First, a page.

UK Archbishop calls for recognition of ‘anti-Christianism’ after Sri Lanka attacks
The Coptic Archbishop of London has called for acknowledgment that “anti-Christianism” is as real a phenomenon as anti-Semitism and Islamophobia following the horrific Easter massacre of Sri Lankan Christians. “Governments and International bodies like the UN must do more to eradicate extremism and terrorism, especially towards Christians who are experiencing unprecedented levels of persecution.”
The head of the Coptic church in the UK launched his appeal after Islamic terrorists slaughtered over 300 people in coordinated suicide bombings of churches and luxury hotels in Sri Lanka on Easter Sunday, the most important Christian holy day of the year.
“It is time for us all to #StandTogether and recognise #Antichristianism as much a real phenomenon and epidemic as #Antisemitism and #Islamophobia and deal with it as such,” wrote Archbishop Angaelos in a tweet Monday.
“Only when we consider an attack on ANY of us as one on ALL of us can we go some way towards healing our world,” he added.
The chairman of the British Pakistani Christian Association, Wilson Chowdhry, said that the United Nations (UN) and world leaders needed to do more to prevent violence against Christians, noting that the Sri Lankan bombings follow the pattern of Islamic State satellite groups.
“The targeting of Christians on Easter Day is very intentional and is based on a desire to frighten worshippers from practising their faith and sowing seeds of division amongst communities,” Mr. Chowdhry said.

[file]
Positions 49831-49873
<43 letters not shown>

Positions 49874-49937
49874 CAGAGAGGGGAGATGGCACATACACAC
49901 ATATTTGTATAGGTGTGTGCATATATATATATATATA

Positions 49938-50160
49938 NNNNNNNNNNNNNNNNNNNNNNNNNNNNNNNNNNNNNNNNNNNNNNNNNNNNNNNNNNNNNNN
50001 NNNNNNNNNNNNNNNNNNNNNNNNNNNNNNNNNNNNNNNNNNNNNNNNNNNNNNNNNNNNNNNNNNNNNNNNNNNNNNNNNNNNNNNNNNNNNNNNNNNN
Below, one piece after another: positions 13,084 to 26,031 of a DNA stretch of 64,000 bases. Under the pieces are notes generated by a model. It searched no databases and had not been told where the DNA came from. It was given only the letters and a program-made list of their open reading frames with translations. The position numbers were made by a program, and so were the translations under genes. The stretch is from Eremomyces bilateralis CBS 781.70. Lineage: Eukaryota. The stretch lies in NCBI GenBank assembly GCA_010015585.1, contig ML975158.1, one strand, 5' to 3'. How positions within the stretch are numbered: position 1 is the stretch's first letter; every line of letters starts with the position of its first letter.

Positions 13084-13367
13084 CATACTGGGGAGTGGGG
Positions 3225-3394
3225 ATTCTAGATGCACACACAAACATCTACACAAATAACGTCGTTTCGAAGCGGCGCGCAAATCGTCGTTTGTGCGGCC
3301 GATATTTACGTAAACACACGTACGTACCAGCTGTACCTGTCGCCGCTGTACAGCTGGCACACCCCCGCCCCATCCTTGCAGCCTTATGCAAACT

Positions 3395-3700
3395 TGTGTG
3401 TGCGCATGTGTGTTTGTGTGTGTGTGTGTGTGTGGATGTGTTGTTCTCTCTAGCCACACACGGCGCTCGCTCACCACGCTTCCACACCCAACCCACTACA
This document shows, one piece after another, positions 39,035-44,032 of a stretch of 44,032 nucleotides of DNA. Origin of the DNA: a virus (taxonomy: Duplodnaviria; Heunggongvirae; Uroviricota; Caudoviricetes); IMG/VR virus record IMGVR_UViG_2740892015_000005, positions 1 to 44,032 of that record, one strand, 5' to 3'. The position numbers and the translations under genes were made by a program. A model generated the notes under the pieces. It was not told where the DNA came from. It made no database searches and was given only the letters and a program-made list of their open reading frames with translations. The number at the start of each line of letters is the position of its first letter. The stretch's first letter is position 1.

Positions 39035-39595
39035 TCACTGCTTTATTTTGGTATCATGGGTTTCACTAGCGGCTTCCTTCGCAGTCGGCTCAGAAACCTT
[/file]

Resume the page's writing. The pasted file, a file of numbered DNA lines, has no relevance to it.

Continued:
In case there was any doubt regarding the religious motivation behind the attack, a JuA spokesman declared that the intended target of the bombing was “Christians.”
Mr. Chowdhry said Monday that in the case of the Sri Lanka attacks, “the targeting of high-end hotels which are frequented by westerners is simply a clear hatred for all that is not Islamic [and] a clear indication that fundamentalist ideology is radicalising the Muslims of Sri Lanka.”
“Innocent lives have been lost and those killed join a growing list of Christian martyrs in a world where intolerance towards our faith has seen exponential growth,” he said.
Chowdhry added that “governments and International bodies like the UN must do more to eradicate extremism and terrorism, especially towards Christians who are experiencing unprecedented levels of persecution.”
Pakistan itself was the site of the massive 2016 Easter massacre that claimed the lives of 72 victims, mostly women and children, along with more than 320 injured.
On that occasion, an Islamist suicide bomber blew himself up in an attack on Christians in a large park in Lahore, where hundreds of families had gathered to celebrate the feast of Easter.